Responding last July to news that Turkey was planning to purchase air defense systems from China, a NATO official declared that the decision – if confirmed and implemented – “would certainly leave many of us speechless.”
Last week Turkey announced that it was moving ahead with purchasing the FD-2000 missile defense system from China Precision Machinery Import and Export Corp (CPMIEC). Far from being speechless, U.S. officials who reacted to the announcement had plenty to say:
“We have conveyed our serious concerns about the Turkish government’s contract discussions with a US-sanctioned company for a missile defense system that will not be inter-operable with NATO systems or collective defense capabilities,” a State Department spokeswoman said. “Our discussions on this issue will continue.”
Adding to U.S. consternation is the fact that CPMIEC, the company Turkey will be purchasing the systems from, has been under U.S. sanctions since February for violations of of the Iran, North Korea and Syria Nonproliferation Act.
Turkish opposition figures were apoplectic that the government of Turkish Prime Minister Recep Tayyip Erdogan – which is already considered responsible for a crash in Turkey’s foreign policy stature – would risk Ankara’s relations with the West by aligning with China:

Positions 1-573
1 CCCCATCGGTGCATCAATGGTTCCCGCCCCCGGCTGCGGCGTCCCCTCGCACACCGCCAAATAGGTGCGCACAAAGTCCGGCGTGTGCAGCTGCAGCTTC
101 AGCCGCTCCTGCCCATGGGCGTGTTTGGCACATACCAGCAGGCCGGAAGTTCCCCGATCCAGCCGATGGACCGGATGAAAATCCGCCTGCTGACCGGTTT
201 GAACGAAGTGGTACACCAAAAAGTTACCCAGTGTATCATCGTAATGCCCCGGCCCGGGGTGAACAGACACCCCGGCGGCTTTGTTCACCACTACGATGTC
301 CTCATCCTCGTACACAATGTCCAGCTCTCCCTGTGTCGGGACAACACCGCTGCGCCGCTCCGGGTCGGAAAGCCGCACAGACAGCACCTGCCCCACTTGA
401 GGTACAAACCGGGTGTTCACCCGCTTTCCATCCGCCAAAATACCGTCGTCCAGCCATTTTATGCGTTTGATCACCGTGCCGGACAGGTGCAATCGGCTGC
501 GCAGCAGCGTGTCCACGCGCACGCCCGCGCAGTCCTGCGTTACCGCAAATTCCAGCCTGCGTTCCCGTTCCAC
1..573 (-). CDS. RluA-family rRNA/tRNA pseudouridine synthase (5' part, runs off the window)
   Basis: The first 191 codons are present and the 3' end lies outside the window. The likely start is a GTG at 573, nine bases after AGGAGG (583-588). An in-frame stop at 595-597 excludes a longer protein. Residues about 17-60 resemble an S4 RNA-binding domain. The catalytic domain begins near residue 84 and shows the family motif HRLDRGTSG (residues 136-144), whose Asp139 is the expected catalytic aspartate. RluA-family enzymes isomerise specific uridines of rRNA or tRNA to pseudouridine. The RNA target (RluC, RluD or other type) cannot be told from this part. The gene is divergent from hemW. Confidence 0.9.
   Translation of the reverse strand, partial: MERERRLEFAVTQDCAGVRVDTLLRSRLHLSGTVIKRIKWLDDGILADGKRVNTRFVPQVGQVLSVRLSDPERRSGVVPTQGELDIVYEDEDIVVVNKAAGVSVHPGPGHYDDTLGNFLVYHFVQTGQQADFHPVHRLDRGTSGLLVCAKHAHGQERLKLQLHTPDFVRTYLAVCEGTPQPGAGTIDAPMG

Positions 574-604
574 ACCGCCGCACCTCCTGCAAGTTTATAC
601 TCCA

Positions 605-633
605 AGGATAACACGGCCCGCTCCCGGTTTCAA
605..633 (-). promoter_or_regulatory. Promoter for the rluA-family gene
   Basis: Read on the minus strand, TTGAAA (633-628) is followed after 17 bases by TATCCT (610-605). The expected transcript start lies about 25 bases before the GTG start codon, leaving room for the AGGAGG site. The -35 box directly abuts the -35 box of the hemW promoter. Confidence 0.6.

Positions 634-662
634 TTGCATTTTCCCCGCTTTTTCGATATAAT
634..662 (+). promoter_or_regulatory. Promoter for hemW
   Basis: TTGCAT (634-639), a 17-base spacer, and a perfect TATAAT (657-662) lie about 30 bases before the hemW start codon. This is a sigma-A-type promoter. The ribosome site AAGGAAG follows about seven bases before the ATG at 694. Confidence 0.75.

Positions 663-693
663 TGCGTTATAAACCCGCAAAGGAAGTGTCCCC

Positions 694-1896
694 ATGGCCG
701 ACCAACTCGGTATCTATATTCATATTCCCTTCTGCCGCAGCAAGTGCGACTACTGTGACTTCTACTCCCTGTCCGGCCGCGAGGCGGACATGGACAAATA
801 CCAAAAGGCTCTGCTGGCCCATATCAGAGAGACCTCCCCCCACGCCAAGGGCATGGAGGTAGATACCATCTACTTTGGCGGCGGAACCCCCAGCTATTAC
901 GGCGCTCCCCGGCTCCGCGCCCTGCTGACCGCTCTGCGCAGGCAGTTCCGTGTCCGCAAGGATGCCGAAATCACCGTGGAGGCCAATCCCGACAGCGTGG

The main opposition Republican People’s Party (CHP) has criticized the government over its decision to select a Chinese firm for the construction of the country’s first long-range air defense system, noting the deal with distance Ankara from NATO. “The United States especially and our NATO allies are showing their reactions. The Chinese firm is under U.S. sanctions and Turkey is a member of NATO. Turkey-EU relations have come to the brink of rupture under this government and by this agreement, the same will happen with NATO as well,” deputy leader Faruk Logoglu told reporters in Ankara on Sept. 30.
The news comes as U.S.-based analysts have raised suggestions that Turkey itself may be in violation of U.S. anti-terror legislation, and may actually qualify as a state sponsor of terrorism.
[Photo: MSgt Sean M. Worrell / Wiki Commons]